An EBS-optimized instance is an EC2 instance that dedicates network bandwidth to EBS traffic. In an instance without EBS-optimization, EBS traffic shares network bandwidth with other EC2 network traffic (like: database, S3 and internet traffic). For some instances types, this feature is enabled by default (c4, d2, m4, p2, r4 and x1); on other instance types, you must enable this feature. For instance types that already have 10/12Gbps connectivity, that bandwidth is shared with EBS since that is currently the max total bandwidth available to an instance. With the I3 and C5 announcements made at Amazon’s 2016 re:Invent conference, this number will increase in 2017. To experience the maximum storage performance possible on an EC2 instance, pay attention so that there is not a mismatch in storage pipe (throughput) and what the volume(s) attached are capable of.
Regarding disk encryption, EBS volumes and snapshots provide an encryption option, but for Instance Stores you would need to provide your own solution for encrypting the data.
This slide (below) was presented by Rob Alexander, AWS Principle Solution Architect, during the Deep Dive on Amazon Elastic Block Store at the 2016 re:Invent conference and does a great job summarizing which EBS volume type to use.
EFS is a scalable file storage that EC2 instances can access via NFSv4.1. Pricing is based on the average storage space used in GB-Months and automatically grows and shrinks so it’s easy to use. It stores filesystem objects across multiple AZs so it is highly available, which makes it more robust than many commercial Network Attached Storage (NAS) offerings. With EFS you can create up to 125 filesystems per account. Currently, it is only available in 5 AWS regions.
To access an EFS, you create a mount target for each AZ in your VPC. In 2107, a feature will be added that allows a single DNS name automatically resolve to the endpoint in the local AZ. VPC security groups and network ACLs should be used to control traffic to the filesystem, and administrative access should be controlled Identity and Access Management (IAM) policies.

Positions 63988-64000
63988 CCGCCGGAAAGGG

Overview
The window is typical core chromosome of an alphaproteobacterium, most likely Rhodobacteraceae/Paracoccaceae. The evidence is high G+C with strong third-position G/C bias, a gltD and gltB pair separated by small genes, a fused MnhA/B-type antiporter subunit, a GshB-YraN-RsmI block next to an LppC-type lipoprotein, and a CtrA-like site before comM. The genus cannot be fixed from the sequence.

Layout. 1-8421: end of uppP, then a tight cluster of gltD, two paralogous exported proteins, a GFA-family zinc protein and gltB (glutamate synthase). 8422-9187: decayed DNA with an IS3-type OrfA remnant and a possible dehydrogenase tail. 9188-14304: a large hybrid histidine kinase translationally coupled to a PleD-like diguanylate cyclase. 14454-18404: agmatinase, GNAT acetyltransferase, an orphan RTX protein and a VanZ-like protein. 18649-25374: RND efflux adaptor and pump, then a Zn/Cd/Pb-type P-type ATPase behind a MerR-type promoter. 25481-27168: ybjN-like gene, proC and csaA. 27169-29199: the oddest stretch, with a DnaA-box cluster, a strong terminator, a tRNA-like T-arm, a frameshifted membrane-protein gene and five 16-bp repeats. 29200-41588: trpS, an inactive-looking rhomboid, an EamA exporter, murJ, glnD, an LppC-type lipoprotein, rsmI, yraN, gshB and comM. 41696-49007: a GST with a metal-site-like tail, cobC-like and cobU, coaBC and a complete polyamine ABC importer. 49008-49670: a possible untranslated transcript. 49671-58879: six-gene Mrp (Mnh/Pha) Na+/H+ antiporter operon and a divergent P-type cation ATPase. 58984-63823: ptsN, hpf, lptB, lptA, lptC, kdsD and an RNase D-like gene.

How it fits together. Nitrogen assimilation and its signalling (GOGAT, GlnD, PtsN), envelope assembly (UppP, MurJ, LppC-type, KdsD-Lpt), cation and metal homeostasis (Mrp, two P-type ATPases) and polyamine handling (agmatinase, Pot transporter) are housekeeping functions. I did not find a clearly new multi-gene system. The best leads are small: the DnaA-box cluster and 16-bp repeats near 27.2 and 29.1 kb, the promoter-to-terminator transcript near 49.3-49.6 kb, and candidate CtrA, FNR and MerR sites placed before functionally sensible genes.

As mentioned above there are two EFS options: General Purpose (default), and Max I/O. General Purpose mode should be used in low latency use cases and Max I/O should be used for scale-out use cases. If you are not sure which to use, start with General Purpose mode. Use CloudWatch metrics like BurstCreditBalance and PercentIOLimit to help you determine if you are constrained by the General Purpose mode. Also, make sure you use the recommended Linux kernel version for the best performance possible. Maximum performance will take some testing where you will want to parallelize threads and instances while matching your use to the optimal instance type.
Often the biggest negative reactions to EFS is around the cost. At $.30/GB-month (US Regions), it is the highest GB-Month storage offering AWS has. There are a few things to keep in mind, though, regarding the cost. First, the cost is based on storage used,unlike EBS which is storage provisioned. So, like S3, you are only paying for the storage space you consume. Second, it automatically grows and shrinks so you don’t need to manage that aspect. Last, and most important, if you decide to build you own NAS using EBS volumes, by the time you make it highly available across multiple AZs with similar compute power and include the inter-AZ data transfer cost, you will probably spend much more per month.